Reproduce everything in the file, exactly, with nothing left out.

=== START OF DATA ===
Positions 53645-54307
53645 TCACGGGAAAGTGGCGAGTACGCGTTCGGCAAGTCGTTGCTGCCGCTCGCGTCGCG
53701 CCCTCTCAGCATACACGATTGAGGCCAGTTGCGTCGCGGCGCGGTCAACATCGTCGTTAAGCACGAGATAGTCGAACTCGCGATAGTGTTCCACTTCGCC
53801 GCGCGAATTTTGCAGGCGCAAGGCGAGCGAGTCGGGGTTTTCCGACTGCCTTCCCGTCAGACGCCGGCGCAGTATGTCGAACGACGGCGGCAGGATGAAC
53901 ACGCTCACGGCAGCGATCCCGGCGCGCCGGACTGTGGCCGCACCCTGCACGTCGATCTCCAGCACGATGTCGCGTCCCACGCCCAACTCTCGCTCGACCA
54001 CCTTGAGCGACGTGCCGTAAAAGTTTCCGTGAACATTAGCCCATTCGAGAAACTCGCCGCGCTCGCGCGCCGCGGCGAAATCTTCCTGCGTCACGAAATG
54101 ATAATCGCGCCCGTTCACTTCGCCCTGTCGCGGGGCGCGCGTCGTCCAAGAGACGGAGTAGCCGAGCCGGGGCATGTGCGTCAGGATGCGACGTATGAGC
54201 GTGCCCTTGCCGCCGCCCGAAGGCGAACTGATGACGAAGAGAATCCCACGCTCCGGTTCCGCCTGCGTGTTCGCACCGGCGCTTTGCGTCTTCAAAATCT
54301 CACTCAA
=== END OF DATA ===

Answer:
Positions 53645-54307
53645 TCACGGGAAAGTGGCGAGTACGCGTTCGGCAAGTCGTTGCTGCCGCTCGCGTCGCG
53701 CCCTCTCAGCATACACGATTGAGGCCAGTTGCGTCGCGGCGCGGTCAACATCGTCGTTAAGCACGAGATAGTCGAACTCGCGATAGTGTTCCACTTCGCC
53801 GCGCGAATTTTGCAGGCGCAAGGCGAGCGAGTCGGGGTTTTCCGACTGCCTTCCCGTCAGACGCCGGCGCAGTATGTCGAACGACGGCGGCAGGATGAAC
53901 ACGCTCACGGCAGCGATCCCGGCGCGCCGGACTGTGGCCGCACCCTGCACGTCGATCTCCAGCACGATGTCGCGTCCCACGCCCAACTCTCGCTCGACCA
54001 CCTTGAGCGACGTGCCGTAAAAGTTTCCGTGAACATTAGCCCATTCGAGAAACTCGCCGCGCTCGCGCGCCGCGGCGAAATCTTCCTGCGTCACGAAATG
54101 ATAATCGCGCCCGTTCACTTCGCCCTGTCGCGGGGCGCGCGTCGTCCAAGAGACGGAGTAGCCGAGCCGGGGCATGTGCGTCAGGATGCGACGTATGAGC
54201 GTGCCCTTGCCGCCGCCCGAAGGCGAACTGATGACGAAGAGAATCCCACGCTCCGGTTCCGCCTGCGTGTTCGCACCGGCGCTTTGCGTCTTCAAAATCT
54301 CACTCAA